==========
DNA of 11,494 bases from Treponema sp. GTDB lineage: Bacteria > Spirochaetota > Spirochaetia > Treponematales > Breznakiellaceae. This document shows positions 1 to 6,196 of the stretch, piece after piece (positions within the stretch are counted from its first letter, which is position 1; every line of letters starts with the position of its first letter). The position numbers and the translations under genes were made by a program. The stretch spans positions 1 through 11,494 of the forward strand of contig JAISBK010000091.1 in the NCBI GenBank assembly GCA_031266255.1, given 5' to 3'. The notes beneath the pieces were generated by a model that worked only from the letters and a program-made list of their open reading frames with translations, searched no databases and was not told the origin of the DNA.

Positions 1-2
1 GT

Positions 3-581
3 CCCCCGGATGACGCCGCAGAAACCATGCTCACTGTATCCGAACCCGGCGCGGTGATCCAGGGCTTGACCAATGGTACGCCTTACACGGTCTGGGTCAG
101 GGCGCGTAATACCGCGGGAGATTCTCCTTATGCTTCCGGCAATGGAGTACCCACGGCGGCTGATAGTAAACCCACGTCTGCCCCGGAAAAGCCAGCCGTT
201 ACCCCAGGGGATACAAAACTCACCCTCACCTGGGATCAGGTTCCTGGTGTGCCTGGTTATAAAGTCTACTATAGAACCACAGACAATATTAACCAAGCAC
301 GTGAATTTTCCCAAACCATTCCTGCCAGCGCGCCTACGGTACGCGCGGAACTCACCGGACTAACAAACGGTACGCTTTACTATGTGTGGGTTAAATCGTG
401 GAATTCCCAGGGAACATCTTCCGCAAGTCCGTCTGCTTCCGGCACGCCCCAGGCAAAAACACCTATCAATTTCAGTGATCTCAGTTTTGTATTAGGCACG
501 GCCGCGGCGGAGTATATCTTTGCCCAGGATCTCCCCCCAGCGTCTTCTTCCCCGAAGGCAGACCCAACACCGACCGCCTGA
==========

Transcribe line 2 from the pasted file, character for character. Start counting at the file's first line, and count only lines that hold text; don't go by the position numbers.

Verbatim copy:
Positions 1-2